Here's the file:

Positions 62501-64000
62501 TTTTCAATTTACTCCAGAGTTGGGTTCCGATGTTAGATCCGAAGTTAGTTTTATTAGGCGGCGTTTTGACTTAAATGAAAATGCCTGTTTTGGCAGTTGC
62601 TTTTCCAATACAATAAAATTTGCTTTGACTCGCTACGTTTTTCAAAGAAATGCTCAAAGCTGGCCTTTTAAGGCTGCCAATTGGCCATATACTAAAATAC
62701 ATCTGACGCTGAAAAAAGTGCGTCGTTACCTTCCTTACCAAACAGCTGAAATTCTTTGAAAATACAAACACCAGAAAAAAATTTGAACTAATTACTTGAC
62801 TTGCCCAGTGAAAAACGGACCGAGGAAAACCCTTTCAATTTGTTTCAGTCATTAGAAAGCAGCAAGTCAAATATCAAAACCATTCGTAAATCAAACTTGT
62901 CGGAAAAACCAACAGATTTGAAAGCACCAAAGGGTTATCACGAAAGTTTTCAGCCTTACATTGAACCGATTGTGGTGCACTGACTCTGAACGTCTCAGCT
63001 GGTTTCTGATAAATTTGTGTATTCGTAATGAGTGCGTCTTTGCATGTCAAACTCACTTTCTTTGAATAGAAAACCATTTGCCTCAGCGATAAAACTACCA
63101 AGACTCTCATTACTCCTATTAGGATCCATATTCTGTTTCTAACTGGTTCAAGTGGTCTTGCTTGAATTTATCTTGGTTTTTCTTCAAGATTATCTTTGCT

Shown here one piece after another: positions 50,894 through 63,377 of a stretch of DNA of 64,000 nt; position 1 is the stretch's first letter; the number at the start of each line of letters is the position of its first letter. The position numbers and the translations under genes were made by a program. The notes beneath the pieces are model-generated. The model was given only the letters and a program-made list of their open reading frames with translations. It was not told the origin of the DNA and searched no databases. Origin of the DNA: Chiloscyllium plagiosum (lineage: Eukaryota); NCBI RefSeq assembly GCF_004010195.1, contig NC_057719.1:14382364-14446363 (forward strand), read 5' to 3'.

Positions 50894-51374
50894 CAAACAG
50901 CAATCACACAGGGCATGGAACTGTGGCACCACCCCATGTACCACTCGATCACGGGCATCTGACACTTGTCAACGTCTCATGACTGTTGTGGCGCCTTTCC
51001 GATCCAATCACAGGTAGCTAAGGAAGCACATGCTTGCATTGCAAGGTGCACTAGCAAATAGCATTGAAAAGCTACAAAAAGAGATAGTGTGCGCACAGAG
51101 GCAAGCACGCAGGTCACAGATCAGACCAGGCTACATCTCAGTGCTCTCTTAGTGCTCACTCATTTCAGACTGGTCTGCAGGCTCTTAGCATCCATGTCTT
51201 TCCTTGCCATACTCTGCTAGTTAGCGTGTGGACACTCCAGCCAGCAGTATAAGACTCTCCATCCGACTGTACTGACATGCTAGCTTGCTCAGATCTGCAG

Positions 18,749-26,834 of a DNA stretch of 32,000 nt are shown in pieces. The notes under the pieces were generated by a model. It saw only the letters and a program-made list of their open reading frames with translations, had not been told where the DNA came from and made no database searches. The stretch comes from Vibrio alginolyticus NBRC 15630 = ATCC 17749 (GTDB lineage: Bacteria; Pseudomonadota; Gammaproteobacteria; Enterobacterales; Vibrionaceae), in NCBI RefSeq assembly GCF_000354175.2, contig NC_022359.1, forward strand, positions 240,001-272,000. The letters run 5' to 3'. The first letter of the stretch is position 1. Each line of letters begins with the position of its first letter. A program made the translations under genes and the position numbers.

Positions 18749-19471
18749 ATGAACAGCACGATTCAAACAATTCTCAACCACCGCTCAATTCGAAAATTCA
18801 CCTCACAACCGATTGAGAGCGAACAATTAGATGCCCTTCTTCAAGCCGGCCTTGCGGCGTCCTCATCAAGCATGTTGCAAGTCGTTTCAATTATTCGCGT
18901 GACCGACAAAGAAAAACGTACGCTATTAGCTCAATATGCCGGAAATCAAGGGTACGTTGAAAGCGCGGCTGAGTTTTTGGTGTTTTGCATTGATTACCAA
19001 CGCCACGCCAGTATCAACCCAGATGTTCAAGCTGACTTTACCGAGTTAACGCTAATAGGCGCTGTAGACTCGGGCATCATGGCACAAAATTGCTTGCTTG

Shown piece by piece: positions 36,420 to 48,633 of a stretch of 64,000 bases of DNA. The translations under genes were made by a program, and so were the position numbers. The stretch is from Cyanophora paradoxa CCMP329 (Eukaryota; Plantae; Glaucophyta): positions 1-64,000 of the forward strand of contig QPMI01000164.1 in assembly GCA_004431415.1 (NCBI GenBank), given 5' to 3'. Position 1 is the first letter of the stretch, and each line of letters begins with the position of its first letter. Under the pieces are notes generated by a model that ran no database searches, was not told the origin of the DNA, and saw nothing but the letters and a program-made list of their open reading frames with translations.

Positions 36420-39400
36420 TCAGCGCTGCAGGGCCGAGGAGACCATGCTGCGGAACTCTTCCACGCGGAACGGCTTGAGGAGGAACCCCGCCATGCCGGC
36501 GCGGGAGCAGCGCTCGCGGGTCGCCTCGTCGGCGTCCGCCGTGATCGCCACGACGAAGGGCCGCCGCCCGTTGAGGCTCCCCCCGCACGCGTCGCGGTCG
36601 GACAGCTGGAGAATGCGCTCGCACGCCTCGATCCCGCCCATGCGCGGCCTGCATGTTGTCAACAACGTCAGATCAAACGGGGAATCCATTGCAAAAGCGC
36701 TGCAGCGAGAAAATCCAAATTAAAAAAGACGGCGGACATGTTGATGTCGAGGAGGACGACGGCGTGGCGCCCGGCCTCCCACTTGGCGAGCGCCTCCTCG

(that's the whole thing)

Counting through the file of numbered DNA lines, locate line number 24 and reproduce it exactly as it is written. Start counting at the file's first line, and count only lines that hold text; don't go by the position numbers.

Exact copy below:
36420 TCAGCGCTGCAGGGCCGAGGAGACCATGCTGCGGAACTCTTCCACGCGGAACGGCTTGAGGAGGAACCCCGCCATGCCGGC